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Boring sermons | W. David Phillips

Boring sermons

We have all sat through them. We have all preached them. We all hate them: boring sermons.

Sermons are the currency of most churches. They have a pivotal role in the life of the church because they have the ability to affect change in people.

Yet many times they are boring. They do not connect. So we speak louder, flail our arms, introduce tanks on the stage or give away a new car to get people to come and listen.

Sermons are a catalyst for meaningful change by using human contact in a way that no other medium can. Many times it isn’t until you communicate the message with people in person that you can establish a visceral connection that motivates people to hear clearly God’s message specifically for them. That connection is why average sermons sometimes get traction and brilliant sermons with brilliant ideas die.

Sermons have an ebb and flow about them. Effective sermons include bursts of movement, contrasts of content, delivery, and emotion. Your brain enjoys tapping into ideas when there is continual movement and the unwrapping of ideas. You can see that visually as you notice people leaning forward in anticipation of each new movement.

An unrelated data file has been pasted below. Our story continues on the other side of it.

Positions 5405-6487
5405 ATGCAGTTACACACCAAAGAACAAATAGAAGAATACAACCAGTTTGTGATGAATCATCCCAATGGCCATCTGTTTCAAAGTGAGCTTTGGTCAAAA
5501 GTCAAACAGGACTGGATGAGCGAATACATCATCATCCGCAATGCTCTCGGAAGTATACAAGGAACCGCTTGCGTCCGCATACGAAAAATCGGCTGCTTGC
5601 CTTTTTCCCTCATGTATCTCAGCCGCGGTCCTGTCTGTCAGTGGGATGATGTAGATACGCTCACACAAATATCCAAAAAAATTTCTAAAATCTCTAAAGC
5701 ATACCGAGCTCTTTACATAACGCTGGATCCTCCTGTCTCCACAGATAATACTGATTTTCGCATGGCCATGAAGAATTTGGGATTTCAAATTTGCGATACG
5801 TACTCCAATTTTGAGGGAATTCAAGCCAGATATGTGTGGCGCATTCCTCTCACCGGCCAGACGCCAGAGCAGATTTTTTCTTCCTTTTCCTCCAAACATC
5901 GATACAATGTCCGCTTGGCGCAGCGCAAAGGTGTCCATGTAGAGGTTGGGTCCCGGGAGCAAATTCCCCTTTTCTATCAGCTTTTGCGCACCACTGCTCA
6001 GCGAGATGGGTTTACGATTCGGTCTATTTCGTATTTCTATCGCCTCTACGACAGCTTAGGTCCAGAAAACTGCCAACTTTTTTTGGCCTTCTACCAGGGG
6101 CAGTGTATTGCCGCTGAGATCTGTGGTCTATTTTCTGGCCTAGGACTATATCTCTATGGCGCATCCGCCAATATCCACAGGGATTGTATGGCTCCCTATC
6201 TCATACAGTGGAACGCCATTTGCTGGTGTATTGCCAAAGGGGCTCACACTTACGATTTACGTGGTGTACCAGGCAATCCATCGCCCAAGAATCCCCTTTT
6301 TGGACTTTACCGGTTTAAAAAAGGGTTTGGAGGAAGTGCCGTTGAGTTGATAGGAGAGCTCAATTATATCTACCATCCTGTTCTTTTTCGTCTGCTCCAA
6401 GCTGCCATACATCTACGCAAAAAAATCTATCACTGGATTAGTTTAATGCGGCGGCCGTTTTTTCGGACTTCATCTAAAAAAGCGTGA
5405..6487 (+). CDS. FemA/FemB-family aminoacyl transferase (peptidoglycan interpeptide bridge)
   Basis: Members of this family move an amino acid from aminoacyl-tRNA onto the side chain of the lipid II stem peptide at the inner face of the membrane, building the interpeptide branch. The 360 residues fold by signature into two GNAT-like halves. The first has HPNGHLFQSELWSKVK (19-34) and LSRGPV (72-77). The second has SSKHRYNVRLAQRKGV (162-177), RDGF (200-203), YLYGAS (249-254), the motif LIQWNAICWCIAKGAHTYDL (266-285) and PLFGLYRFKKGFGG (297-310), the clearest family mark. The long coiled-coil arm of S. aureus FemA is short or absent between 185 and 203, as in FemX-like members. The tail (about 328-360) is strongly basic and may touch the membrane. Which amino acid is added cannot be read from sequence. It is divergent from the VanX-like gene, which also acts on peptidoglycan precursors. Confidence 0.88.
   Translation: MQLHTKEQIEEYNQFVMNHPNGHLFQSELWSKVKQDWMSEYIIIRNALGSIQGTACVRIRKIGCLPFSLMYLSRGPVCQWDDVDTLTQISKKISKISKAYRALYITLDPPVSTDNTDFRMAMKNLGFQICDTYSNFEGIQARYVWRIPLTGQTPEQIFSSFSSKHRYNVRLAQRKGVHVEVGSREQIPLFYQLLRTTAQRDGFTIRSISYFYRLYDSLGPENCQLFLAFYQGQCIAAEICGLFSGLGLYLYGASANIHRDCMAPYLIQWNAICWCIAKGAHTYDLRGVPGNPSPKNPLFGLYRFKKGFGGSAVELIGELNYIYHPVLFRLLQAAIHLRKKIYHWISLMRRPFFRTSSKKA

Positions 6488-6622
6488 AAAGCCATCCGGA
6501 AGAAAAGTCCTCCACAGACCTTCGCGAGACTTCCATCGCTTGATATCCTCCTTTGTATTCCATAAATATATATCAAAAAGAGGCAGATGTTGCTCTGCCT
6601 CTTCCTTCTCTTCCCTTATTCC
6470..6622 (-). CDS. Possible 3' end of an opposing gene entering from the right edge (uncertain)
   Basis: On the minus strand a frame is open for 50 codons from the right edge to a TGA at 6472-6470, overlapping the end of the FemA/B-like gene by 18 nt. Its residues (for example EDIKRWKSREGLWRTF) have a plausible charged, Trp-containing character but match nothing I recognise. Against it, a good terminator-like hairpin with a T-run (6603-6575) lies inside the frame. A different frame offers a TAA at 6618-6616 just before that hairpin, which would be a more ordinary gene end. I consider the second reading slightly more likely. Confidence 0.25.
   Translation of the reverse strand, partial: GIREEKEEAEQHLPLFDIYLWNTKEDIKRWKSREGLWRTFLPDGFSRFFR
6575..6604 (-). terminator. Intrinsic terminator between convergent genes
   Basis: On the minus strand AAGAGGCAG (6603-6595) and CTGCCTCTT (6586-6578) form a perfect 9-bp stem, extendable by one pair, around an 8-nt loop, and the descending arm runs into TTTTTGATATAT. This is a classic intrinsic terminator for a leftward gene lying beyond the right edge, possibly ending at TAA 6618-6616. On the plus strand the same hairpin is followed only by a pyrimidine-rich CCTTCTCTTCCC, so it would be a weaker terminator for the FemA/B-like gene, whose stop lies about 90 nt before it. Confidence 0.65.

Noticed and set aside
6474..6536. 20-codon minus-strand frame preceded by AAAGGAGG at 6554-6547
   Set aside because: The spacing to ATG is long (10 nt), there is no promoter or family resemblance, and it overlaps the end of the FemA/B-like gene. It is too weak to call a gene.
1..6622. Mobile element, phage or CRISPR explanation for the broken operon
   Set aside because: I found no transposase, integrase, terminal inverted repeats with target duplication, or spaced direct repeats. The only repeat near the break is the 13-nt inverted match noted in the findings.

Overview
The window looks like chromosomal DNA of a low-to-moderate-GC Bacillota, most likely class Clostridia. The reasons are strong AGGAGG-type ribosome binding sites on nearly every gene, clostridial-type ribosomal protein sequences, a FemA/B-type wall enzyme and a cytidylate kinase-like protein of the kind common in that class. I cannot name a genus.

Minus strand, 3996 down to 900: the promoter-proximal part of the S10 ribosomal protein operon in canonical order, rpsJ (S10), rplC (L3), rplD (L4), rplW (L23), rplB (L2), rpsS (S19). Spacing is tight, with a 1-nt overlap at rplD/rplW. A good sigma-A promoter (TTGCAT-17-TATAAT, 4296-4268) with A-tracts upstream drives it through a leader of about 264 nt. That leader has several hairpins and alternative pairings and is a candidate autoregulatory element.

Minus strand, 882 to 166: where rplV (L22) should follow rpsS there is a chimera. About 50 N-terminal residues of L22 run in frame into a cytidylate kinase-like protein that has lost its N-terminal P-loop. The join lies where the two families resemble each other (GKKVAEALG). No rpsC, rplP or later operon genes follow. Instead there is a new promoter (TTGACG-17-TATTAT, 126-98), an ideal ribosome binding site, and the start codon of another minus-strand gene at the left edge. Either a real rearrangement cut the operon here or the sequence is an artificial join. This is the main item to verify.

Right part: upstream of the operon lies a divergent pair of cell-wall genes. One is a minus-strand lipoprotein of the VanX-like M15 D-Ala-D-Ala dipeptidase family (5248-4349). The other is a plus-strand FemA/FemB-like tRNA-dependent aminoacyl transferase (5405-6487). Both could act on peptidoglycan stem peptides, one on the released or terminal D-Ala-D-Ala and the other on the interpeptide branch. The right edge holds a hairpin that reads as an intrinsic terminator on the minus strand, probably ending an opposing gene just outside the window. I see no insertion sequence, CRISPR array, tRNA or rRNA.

Preaching takes work and time to breathe life into it. It is not throwing together facts and information. It is partnering with the Spirit to allow him to breathe the breath of life into your words in a way that moves people into a deepening relationship with God.

Is it worth putting this level of commitment into our sermon preparation? The question we should ask is, How badly do I want what God has taught me to live in the lives of others?

David has been a systems thinker most of his life. He has started three businesses as well as designed and developed systems and processes in existing organizations. He has a Doctorate in Leadership and has also done additional post-graduate work in communications.

He has also pastored 3 churches and loves to think about, write about and podcast about scripture, theology, and leadership.

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  • We’re doing a terrible disservice to Scripture if we make it boring. I have a friend who, upon conversion, read the bible straight through in about a week. He’d get home from work and just start reading, he couldn’t put it down. Our material is really that good. Sometimes we need to step back and get the perspective of how amazing the message really is before we make it boring for the crowd on Sunday morning.

  • We make it boring when we get lazy James…It takes work to preach effectively.

    We get into a rut in style and sermons become bland. We need informed imagination to present the message as Jesus did.

  • Too true. One of my sermon preparation disciplines is to dwell with the passage all week so that I can find the point where it connects with me and the church. I read and meditate on the scripture first thing in the morning and then take it out with me into the neighborhood. God has never failed to bring connection between his word and his world. Unfortunately, I’ve failed as seeing the connection. It takes discipline to see what God is doing (and lazy people aren’t good at discipline).


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